FIG. 6B is a timing diagram 90 for one example of the randomized chopper 80 of FIG. 6A. The timing diagram 90 illustrates a configuration of the amplifier 20 of FIG. 2 in which the randomized chopper 80 has been included and configured to generate the chopping clock signal CLKCHOP for the feed-forward chopping circuit 33 as well as the input and output chopping circuits 34, 37. The timing diagram 90 includes a first plot 91 of the clock signal CLKFIXED received at the first input of the chopping circuit 81, a second plot 92 illustrating an example of the bit pattern received at the second input of the chopping circuit 81, and a third plot 93 illustrating the output of the chopping circuit 81. The timing diagram 90 has been illustrated to further include a fourth plot 94 illustrating one example of the input signal to a notch filter when using a zero-cross notch filter.

As shown in FIG. 6B, the clock signal CLKFIXED can have a constant period t1. Additionally, the bit pattern shown in the second plot 92 can have an output that can change randomly or pseudo-randomly with the period t1. The clock signal CLKFIXED and the bit pattern need not have a phase that is aligned. Rather, the bit pattern can be delayed relative to the clock signal CLKFIXED by a delay t2, which can be, for example, ¼ or ¾ the period t1.

The fourth plot 94 shows one example of the input signal to the notch filter in a configuration using a zero-cross notch filter. In such implementations, the input to the notch filter is slewed and the output of the notch filter is generated by sampling the input of the notch filter at about twice the chopping frequency of the chopping clock signal CLKCHOP. As shown in FIG. 6B, even for a randomized chopping clock signal CLKCHOP the notch filter input crosses a reference voltage that can be used for zero-cross sampling. Although FIG. 6B illustrates a notch filter input for a zero-cross notch filter, other implementations of the notch filter can be used herein.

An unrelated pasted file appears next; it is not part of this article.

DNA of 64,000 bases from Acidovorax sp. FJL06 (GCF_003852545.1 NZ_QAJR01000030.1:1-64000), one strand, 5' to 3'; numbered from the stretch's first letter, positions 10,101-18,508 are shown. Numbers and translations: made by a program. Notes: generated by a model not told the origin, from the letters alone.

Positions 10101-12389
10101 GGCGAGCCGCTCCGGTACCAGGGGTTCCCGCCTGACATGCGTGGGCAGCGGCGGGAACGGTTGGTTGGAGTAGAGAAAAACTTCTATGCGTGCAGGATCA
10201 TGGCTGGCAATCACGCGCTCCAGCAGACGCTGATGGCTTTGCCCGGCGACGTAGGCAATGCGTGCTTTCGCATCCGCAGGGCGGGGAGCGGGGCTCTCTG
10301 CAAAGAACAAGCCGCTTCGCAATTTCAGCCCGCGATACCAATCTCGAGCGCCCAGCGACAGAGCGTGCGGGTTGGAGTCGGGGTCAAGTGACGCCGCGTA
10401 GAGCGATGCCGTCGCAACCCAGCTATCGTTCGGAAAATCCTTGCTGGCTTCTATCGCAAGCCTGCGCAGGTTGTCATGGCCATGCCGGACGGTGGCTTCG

FIG. 7 is a graph 100 of one example of gain versus frequency and phase versus frequency for an amplifier using the randomized chopper 80 of FIG. 6A. The graph 100 includes a gain plot 101 of amplifier gain versus frequency and a phase plot 102 of amplifier phase versus frequency. The graph 100 illustrates gain and phase plots 101, 102 for one implementation of the amplifier 20 of FIG. 2 in which the randomized chopper 80 of FIG. 6A is used to generate the chopping clock signal CLKCHOP. The randomized chopper uses a mixer configured to receive a bit pattern and a fixed-frequency clock CLKFIXED equal to about 100 kHz. As shown by a comparison of the gain plot 101 of FIG. 7 and the gain plot 41 of FIG. 3, gain peaking 103 has been reduced by including the randomized chopper.